1. Fully customizable. Don’t force me to use your workflow. My defect life cycle is my defect life cycle and I want to us it – not yours! Let me design my own workflows to meet my needs. Especially if you advertise yourself as Agile compatible. Agile is flexible – you need to be too.
2. Play well with others. I like the test case documentation features in one tool, but the test management features in another. Is it too much to ask that they be able to play together?
3. Automate the workflow/task transition. When I complete my task, automatically assign it to the next person in the work flow. I have enough to do without having to manually update the status and assign it to the next person. We defined a work flow – follow it.
4. Allow custom reporting. Your canned reports may or may not work for me. My managers want to see specific things in a specific format, and there is no canned report that fits their needs. So I have to access your database (assuming you let me) to build my own reports or manually transfer data from your tool into something like Excel to get the report I need. This is bad!
5. Web access. Don’t make me install your tool on my work station. I want to access it anywhere, any time….and don’t forget my smart phone!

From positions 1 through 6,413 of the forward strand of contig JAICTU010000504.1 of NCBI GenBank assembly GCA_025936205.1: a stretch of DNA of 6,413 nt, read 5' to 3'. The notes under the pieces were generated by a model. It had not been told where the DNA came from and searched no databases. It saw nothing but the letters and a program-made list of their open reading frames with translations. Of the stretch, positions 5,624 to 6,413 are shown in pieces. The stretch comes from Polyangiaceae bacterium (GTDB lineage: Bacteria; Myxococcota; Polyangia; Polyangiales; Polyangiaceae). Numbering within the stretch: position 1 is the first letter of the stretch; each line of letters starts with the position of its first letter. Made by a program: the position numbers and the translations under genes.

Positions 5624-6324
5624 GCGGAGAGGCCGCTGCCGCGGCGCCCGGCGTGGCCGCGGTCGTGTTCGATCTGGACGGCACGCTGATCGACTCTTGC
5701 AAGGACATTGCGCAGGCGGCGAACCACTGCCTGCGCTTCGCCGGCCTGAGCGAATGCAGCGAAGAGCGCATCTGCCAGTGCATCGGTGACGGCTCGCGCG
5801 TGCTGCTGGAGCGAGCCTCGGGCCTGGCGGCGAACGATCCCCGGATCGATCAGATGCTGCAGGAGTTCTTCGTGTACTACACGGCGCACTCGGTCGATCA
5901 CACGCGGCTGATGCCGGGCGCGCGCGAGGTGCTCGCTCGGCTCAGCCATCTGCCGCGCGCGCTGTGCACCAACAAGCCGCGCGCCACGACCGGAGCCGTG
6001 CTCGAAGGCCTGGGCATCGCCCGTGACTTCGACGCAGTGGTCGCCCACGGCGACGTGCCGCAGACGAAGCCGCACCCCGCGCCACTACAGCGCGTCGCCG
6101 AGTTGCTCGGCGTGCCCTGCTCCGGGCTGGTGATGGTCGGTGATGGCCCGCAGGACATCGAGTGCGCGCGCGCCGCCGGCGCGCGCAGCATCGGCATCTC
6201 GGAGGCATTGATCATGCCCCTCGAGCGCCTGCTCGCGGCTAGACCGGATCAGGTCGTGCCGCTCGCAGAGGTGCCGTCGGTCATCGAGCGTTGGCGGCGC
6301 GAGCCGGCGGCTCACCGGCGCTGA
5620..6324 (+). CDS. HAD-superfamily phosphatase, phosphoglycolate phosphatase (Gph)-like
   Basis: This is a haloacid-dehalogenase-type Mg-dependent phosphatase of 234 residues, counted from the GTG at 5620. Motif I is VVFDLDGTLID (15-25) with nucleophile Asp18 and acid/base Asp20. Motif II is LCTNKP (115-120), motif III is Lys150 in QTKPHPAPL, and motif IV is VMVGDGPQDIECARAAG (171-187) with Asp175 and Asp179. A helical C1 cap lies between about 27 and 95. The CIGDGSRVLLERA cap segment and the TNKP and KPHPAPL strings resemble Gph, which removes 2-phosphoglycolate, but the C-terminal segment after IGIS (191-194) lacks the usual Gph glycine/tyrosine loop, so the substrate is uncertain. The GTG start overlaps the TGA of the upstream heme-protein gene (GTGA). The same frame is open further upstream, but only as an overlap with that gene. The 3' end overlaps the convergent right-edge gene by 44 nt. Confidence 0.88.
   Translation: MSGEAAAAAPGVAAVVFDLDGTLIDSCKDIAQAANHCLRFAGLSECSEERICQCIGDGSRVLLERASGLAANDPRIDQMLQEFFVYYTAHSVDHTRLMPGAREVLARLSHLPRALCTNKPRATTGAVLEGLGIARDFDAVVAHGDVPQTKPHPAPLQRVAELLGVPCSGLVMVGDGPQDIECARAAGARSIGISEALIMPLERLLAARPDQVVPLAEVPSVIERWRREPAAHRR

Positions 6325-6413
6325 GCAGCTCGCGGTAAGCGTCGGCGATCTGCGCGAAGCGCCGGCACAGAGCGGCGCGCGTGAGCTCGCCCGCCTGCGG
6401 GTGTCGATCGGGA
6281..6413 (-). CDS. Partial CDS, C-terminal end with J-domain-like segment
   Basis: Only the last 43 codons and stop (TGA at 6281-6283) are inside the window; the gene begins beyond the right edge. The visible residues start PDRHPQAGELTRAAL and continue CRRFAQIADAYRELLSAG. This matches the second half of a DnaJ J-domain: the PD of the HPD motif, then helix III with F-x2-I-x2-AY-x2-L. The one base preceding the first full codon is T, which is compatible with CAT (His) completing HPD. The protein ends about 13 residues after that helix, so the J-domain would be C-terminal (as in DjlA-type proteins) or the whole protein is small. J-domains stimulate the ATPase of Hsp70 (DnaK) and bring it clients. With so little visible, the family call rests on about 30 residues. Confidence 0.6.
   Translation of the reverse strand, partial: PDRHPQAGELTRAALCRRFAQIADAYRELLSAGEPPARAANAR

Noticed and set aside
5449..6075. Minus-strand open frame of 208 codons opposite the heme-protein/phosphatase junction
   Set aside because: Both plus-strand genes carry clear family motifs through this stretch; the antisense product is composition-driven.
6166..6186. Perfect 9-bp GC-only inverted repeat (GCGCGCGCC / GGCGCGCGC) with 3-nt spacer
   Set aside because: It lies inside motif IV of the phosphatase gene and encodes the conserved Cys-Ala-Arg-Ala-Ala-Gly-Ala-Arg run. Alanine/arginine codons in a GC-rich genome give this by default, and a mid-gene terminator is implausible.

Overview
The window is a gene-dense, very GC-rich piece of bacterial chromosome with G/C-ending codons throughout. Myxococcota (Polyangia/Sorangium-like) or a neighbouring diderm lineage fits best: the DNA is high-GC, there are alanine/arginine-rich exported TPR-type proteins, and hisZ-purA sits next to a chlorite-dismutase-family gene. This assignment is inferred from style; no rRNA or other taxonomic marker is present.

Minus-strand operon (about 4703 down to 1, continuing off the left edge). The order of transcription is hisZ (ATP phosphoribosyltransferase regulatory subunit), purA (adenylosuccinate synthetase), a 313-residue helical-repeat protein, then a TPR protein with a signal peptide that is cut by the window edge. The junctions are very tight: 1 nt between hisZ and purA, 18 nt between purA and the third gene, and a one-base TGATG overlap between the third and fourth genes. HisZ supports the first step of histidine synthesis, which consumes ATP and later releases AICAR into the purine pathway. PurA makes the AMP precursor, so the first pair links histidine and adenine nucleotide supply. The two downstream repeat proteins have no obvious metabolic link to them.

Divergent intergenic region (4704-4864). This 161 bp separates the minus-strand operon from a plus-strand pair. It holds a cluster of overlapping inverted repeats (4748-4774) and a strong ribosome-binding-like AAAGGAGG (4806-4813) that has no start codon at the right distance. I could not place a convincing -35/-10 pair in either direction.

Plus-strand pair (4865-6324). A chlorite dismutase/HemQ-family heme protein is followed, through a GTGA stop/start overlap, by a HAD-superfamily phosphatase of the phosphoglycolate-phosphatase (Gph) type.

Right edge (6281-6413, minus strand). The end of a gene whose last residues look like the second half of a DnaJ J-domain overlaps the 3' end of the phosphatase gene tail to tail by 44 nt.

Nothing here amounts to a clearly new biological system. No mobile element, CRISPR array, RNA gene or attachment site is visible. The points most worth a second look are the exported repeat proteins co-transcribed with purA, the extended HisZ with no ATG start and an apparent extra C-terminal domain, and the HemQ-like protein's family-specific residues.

I could probably go on. I’m curious to see who shares my frustrations. What makes a good test tool?
In the mean time watch for Dave’s Perfect Test Tool – code named Unicorn.
After a couple of stints with companies that blocked all blogs, I’m finally somewhere where I can once again make regular posts. Sorry for the extended absence.
So what’s on my mind today…..hmmm.
I recently completed 2 contracts. One was long term – almost 2 years. I absolutely loved it there. Sadly, due to budget cuts they couldn’t keep me or offer me a permanent position. Oh well. It happens. The second contract was supposed to be 1 year but after 3 months, I had had enough. I was miserable. I mentioned to my supervisor that I wasn’t feelin’ the love. The next day they ended the contract. $%^&!
So here I am on my next opportunity. It’s actually a company that I worked for about 10 years ago. So far, so good.
My last 2 gigs involved a lot of test automation using Fitnesse and Selenium (WebDriver, not the IDE). I was never really into automated testing and avoided it like the plague. Not so much now. I’m actually enjoying it. Once again I’m deep into Fitnesse and Selenium. I seriously need a Java class though.
Anyway, I hoping to write much more in the future.